In recent years education reforms have been a major concern in American society. The article, Study: Students Need More Paths to Career Success discusses offering career-driven alternatives to a four year college degree (Armario, 2011). In examining this article I will answer the following questions: 1.
Is the title of the news article a positive or normative economics? 2.
Does this article apply to macroeconomics or microeconomics, and why? 3.
Which of the five key economic principles apply to this article? 4.
Identify at least two economic concepts to this article.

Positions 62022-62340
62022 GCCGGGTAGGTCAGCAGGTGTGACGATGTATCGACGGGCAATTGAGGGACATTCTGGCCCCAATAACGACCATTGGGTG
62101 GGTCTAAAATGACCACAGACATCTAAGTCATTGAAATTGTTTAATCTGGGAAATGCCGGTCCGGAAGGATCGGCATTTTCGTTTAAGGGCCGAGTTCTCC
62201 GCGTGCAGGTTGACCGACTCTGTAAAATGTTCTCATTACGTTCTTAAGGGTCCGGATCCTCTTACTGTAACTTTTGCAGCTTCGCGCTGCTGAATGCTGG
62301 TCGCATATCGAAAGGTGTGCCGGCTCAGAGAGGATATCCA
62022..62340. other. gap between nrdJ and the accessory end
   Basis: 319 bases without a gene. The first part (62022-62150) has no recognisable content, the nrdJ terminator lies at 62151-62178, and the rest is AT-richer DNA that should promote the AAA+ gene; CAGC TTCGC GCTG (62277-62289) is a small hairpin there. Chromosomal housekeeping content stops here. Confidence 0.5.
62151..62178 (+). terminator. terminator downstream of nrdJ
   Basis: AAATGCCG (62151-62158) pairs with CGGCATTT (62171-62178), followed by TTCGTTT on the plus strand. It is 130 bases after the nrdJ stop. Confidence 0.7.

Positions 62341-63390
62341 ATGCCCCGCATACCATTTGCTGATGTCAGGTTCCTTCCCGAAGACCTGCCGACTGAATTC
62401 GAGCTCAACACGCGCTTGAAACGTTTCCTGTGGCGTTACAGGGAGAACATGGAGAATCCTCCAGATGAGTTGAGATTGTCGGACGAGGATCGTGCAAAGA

The basis of this article was finding an alternative to the traditional four year college and providing students with a broader range of options for their futures. It argues that “...The U.S education system is providing a one size fits all approach, and it should take a cue from its European counterparts by offering greater emphasis on occupational instruction.” The article goes on to discuss some of these alternatives. One alternative offered was providing students with career-counseling and work-based opportunities, such as internships, early on. The article also includes counter arguments and concerns with this new approach. Some argued that this approach will steer students away from the four year college and leave them with few options and room to change their mind in the future. They also fear that “disadvantaged students at failing schools would be pushed into technical careers and away from the highly selective colleges where their numbers are already very slim.” The title of this article, Study: Students Need More Paths to Career Success represents a normative economics. Normative economics responds to the question “What ought to be?”, and the title of this article says that more paths to career success is what ought to be in this scenario. If the title said students have more paths to career success, then it would be a positive economics because it would answer the question of...
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